As they proceeded with ſilent caution, they perceived a light break from among the rocks at ſome diſtance. The duke heſitated whether to approach, ſince it might probably proceed from a party of the banditti with which theſe mountains were ſaid to be infeſted. While he heſitated, it diſappeared; but he had not advanced many ſteps when it returned. He now perceived it iſſue from the mouth of a cavern, and caſt a bright reflection upon the overhanging rocks and ſhrubs.

He diſmounted, and followed by two of his people, leaving the reſt at ſome diſtance, moved with ſlow and ſilent ſteps towards the cave. As he drew [Page 195] near he heard the ſound of many voices in high carouſal. Suddenly the uproar ceaſed, and the following words were ſung by a clear and manly voice:

SONG.
Pour the rich libation high,
The ſparkling cup to Bacchus fill;
His joys ſhall [...] in ev'ry eye,
And chace the forms of future ill!
Quick the magic raptures ſteal
O'er the fancy kindling brain;
Warm the heart with ſocial zeal,
And ſong and laughter reign.
Then viſions of pleaſure ſhall float on our ſight,
While light bounding our ſpirits ſhall flow;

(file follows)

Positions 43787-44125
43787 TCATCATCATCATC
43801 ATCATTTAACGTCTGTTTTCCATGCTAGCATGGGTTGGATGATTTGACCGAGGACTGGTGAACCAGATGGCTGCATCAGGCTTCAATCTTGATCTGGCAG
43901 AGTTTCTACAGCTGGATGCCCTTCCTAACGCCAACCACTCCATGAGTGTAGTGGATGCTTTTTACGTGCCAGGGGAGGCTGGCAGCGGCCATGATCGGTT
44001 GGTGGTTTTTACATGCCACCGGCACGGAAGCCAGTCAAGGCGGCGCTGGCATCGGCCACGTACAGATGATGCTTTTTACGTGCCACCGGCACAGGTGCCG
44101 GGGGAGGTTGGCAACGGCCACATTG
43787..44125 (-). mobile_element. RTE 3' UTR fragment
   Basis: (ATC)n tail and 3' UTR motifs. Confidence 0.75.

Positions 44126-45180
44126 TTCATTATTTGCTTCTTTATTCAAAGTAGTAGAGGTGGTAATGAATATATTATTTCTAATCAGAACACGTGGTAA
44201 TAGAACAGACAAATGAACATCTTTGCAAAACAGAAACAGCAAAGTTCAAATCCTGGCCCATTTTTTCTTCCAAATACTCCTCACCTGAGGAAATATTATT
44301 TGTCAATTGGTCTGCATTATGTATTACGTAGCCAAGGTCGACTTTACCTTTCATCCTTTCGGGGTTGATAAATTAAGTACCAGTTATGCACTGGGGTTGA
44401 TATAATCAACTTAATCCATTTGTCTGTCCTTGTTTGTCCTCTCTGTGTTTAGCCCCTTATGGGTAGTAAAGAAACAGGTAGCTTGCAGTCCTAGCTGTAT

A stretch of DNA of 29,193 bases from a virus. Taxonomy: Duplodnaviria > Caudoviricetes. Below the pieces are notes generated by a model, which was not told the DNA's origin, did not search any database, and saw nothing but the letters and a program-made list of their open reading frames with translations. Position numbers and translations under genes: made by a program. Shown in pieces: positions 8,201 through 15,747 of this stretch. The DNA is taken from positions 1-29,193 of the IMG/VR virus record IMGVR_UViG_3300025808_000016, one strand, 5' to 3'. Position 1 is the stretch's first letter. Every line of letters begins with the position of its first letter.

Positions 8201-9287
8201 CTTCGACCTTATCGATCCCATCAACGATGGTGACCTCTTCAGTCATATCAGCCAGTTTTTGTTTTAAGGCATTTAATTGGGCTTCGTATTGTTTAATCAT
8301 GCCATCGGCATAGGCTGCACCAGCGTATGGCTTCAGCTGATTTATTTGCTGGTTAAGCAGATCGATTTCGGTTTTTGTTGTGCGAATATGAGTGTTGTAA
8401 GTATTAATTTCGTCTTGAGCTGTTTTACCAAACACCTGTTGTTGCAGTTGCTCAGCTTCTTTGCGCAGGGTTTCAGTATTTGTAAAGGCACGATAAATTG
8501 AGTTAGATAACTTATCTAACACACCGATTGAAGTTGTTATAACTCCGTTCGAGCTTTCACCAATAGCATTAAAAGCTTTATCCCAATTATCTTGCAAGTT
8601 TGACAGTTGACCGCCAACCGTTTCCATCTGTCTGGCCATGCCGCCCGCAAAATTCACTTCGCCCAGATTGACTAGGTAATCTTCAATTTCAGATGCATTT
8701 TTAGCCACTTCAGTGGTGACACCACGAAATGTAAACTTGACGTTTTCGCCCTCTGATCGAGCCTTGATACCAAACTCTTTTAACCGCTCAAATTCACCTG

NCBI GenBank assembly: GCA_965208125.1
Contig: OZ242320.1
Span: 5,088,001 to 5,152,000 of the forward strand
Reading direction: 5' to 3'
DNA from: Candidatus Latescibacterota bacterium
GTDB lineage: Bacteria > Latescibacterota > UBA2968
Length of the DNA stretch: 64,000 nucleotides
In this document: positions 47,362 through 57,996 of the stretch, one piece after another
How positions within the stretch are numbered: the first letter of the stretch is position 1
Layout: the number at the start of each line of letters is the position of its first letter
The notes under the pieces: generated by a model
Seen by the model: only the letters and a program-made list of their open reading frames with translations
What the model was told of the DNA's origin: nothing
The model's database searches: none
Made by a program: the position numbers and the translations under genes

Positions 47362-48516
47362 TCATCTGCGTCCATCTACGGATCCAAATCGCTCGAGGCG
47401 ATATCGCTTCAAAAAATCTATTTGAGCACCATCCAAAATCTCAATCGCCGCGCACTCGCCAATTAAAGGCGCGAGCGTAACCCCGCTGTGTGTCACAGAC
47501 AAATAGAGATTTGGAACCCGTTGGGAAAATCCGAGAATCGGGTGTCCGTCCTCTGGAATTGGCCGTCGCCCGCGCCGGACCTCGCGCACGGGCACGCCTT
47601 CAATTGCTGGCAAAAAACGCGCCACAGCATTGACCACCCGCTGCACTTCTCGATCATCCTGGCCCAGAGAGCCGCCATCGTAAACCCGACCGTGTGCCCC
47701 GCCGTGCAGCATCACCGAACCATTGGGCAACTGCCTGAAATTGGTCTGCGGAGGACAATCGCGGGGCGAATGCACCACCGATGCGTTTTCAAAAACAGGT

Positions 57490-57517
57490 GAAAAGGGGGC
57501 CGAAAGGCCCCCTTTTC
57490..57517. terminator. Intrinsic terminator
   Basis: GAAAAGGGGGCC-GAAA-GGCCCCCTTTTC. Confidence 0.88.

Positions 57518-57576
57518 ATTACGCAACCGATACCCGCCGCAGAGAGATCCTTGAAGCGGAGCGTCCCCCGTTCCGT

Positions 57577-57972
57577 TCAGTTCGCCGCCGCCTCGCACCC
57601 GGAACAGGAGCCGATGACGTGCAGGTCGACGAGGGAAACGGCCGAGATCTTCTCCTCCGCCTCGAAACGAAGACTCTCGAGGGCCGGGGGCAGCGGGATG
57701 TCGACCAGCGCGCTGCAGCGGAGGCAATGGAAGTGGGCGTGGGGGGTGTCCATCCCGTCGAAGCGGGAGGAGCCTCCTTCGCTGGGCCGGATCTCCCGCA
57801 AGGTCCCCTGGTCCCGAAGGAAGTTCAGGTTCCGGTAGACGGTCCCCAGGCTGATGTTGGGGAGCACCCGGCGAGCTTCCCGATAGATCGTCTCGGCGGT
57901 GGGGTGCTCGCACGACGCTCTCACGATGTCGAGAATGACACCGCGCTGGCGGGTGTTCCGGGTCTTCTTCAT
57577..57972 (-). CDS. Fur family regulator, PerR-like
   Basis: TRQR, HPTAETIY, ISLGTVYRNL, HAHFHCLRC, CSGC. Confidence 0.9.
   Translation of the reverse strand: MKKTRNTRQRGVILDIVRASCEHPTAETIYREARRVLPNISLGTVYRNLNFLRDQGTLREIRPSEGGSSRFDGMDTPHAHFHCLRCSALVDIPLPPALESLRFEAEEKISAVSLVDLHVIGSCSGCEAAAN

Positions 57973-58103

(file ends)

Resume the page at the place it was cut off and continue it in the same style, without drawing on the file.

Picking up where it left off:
And the god ſhall impart a fine ſenſe of delight
Which in vain ſober mortals would know.

The laſt verſe was repeated in loud chorus. The duke liſtened with aſtoniſhment! Such ſocial merriment, amid a ſcene of ſuch ſavage wildneſs, appeared more like enchantment than reality. He would not have heſitated to pronounce this a party of banditti, had not [Page 196] the delicacy of expreſſion preſerved in the ſong, appeared unattainable by men of their claſs.

He had now a full view of the cave, and the moment which convinced him of his error, ſerved alſo to encreaſe his ſurprize. He beheld by the light of a fire, a party of banditti ſeated within the deepeſt receſs of the cave, round a rude kind of table formed in the rock. The table was ſpread with proviſions, and they were regaling themſelves with great eagerneſs and joy. The countenances of the men exhibited a ſtrange mixture of fierceneſs and ſociality; and the duke could almoſt have imagined he beheld in theſe robbers a band of the early Romans before knowledge had civilized, or luxury had ſoftened them. But he had not much time for meditation—a ſenſe of his danger bade him fly, while to fly was yet in his power.